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UAE Inc undeterred by regional tensions and global turbulence

Publication Date: 23 Jan 2019 - By Gaurav Sharma (Associate Editor ReachX) By Gaurav Sharma (Associate Editor ReachX)
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Confidence among business leaders in the United Arab Emirates (UAE) remains high despite regional tensions, political uncertainly and global turbulence. 

A recent survey of 110 UAE-based high ranking industry bosses, conducted by the by Oxford Business Group (OBG), found over 60% of respondents expressing optimism and opining it was “likely or very likely” that their company would make a significant capital investment within the next 12 months, mirroring feedback received by the same poll last year.

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An even bigger proportion (86%) reacted positively when asked about the country’s level of transparency for conducting business, describing it as high or very high, relative to the region, which bodes well for the UAE authorities as they attempt to court new investors.

Most of respondents also appeared keen to embrace digital disruption, according to OBG’s findings. Almost four-fifths (79%) said it was likely or very likely that their company would increase spending on smart technology, and research and development, within the next 12 months.

When asked which external event they thought could have the biggest impact on the UAE economy in the short to medium term, beyond movements in commodity prices, the majority (over 60%) of respondents cited regional political volatility as their main concern, well ahead of multiple US Federal Reserve interest rate hikes, which was selected by 16% of those surveyed.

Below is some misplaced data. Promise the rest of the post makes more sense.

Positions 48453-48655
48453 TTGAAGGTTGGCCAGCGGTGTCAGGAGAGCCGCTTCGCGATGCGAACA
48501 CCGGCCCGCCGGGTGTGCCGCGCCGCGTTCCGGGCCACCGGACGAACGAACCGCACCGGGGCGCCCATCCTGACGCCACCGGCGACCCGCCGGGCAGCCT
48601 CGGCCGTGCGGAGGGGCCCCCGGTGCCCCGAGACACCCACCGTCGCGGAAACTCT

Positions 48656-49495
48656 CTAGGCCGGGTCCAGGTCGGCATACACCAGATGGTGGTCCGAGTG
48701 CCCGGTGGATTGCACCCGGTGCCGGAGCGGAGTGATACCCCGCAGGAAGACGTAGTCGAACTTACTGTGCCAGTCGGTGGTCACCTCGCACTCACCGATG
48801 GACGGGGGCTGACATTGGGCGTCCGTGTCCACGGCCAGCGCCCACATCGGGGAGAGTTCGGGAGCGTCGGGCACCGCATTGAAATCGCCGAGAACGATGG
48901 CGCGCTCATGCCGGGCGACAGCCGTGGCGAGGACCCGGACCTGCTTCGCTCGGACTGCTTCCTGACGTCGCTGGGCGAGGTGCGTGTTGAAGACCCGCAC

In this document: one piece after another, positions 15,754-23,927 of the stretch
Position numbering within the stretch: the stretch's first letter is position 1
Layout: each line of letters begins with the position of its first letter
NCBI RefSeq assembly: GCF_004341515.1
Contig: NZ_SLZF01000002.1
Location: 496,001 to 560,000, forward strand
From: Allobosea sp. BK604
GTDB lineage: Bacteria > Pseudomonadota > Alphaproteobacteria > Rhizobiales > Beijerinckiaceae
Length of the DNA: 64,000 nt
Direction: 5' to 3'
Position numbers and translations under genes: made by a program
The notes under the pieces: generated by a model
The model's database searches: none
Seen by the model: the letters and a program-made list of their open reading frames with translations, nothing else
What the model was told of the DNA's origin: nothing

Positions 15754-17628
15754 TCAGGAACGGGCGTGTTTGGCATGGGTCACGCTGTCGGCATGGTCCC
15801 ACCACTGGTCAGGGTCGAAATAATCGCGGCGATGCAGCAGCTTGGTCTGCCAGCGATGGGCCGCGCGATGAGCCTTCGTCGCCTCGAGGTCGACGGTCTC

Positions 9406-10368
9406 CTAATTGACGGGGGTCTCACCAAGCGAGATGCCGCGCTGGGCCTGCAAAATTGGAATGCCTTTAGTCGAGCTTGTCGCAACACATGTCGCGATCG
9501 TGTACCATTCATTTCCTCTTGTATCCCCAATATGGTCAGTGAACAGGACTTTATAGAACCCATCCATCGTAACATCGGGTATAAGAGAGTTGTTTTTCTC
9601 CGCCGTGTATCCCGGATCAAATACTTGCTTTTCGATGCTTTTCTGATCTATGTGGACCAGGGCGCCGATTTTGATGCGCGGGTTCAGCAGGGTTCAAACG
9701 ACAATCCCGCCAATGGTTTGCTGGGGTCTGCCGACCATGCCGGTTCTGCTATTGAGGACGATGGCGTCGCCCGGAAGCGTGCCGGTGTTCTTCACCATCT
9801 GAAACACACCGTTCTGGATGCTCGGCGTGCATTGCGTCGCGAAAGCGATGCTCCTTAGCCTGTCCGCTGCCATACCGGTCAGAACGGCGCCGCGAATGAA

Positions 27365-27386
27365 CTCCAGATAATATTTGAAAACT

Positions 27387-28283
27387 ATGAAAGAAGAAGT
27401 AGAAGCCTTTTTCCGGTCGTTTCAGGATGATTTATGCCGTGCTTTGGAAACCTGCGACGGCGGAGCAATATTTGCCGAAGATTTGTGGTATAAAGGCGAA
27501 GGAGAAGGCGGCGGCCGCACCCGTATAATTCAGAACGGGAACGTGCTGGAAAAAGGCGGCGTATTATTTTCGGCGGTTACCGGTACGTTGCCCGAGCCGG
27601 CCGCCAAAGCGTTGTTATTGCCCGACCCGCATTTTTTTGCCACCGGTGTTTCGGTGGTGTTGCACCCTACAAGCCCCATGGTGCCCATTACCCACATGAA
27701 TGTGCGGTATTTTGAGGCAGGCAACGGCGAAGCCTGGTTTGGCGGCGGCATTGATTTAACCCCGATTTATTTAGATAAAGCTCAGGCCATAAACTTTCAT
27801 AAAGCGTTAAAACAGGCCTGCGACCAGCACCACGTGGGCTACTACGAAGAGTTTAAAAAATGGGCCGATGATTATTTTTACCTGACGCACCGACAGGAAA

Oliver Cornock, Managing Editor (Middle East) at OBG said that given the turbulent international economic and political backdrop against which the latest survey on the UAE had been undertaken, the results were pretty positive. 

That said, while efforts to steer the economy away from a dependence on oil at the federate and emirate level were progressing well, the UAE’s finances were now also feeling the weight of a dominant real estate sector.

“Property prices in Dubai and Abu Dhabi have long been said to be bloated and over-inflated. In both markets, the corrections seen in 2018 might be welcome by some, such as individuals looking to buy, but the broader reflection is of economic uncertainty, albeit for differing reasons,” Cornock added.

“Though businesspeople in the UAE remain upbeat on the whole, it is clear that they are well aware of geopolitics and both the domestic and global ramifications of economic policy.”

OBG said all C-Suite interviews were carried out face-to-face, with 79% of companies surveyed described as private, 47% as international, 39% as local and 14% of as regional. 

 

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